Traditional medicine and other stories . . .BMJ 2013; 347 doi: https://doi.org/10.1136/bmj.f6285 (Published 23 October 2013) Cite this as: BMJ 2013;347:f6285
Minerva notes from an article in Angewandte Chemie (2013, doi:10.1002/anie.201305697) that “The analgesic tramadol has been isolated from the root bark of Nauclea latifolia, an African medicinal plant. This finding is a rare example of a common synthetic drug that occurs at considerable concentrations in nature.” Devotees of what is vulgarly called “traditional medicine” will enjoy focusing on the fact that these roots were used locally as pain relief, while cheerfully overlooking the many local herbal analgesics that have no pain killing properties whatsoever. In fact, this root is also traditionally used for epilepsy, fevers, and malaria, on which it had no effect. Those who wish to worship at the shrine of wisdom need to adopt the proper ceremonies, and what best pleases Minerva is good scientific method.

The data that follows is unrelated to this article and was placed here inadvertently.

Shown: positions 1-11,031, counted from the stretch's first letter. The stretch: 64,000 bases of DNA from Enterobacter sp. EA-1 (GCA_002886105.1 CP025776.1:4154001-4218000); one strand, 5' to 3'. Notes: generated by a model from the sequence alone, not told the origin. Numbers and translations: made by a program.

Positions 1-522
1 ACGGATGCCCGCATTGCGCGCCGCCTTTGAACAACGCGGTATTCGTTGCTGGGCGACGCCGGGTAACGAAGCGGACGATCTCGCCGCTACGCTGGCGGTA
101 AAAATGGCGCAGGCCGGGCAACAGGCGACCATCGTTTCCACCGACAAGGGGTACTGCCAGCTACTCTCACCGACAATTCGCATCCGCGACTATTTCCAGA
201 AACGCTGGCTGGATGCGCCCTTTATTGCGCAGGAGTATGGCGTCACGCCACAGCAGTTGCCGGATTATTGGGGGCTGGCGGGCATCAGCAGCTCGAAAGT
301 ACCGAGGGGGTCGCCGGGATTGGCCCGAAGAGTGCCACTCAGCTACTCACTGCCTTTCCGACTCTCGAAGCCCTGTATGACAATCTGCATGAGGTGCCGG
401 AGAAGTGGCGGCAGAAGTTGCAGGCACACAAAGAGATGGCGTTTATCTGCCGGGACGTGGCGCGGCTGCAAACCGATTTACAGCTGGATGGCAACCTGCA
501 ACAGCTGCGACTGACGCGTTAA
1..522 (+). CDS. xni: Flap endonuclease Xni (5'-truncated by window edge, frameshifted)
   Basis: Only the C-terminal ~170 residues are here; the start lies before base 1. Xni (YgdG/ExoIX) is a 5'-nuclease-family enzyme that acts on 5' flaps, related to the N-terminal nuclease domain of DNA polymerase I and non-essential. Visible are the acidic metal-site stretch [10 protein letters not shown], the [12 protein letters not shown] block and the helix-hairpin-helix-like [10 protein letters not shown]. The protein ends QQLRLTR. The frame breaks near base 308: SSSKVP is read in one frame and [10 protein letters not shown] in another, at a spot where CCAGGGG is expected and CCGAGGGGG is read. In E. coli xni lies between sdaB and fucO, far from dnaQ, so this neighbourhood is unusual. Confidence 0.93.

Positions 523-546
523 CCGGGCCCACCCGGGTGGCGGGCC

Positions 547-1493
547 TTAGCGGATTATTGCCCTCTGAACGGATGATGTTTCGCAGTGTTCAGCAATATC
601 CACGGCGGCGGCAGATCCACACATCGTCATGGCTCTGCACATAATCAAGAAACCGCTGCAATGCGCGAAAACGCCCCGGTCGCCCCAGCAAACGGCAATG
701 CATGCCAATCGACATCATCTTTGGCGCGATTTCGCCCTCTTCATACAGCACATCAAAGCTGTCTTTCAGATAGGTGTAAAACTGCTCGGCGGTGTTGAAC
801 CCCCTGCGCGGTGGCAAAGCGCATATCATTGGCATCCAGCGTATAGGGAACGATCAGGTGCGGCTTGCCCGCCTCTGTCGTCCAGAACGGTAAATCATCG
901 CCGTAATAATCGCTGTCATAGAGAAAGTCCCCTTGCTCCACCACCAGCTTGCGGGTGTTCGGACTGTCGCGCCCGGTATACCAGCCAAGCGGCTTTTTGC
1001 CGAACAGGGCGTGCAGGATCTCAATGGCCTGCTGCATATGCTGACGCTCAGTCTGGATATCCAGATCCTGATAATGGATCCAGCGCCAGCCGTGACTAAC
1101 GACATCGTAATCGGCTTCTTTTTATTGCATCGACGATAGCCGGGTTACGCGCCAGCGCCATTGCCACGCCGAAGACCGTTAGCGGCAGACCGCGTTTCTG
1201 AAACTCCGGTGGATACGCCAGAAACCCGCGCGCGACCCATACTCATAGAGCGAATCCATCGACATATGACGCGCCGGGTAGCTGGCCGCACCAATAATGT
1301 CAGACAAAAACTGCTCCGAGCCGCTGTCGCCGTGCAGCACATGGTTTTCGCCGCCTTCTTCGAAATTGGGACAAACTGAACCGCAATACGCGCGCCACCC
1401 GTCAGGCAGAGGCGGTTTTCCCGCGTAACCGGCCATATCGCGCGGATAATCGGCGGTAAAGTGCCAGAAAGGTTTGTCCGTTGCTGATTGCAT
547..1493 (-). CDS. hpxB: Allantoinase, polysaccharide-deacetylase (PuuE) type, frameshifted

Were Minerva (and her owl) not immune to insomnia, she might now contemplate, purely for the sake of her health, taking up some light dusting. From a …
Log in using your username and password
Log in through your institution
Register for a free trial to thebmj.com to receive unlimited access to all content on thebmj.com for 14 days.
Sign up for a free trial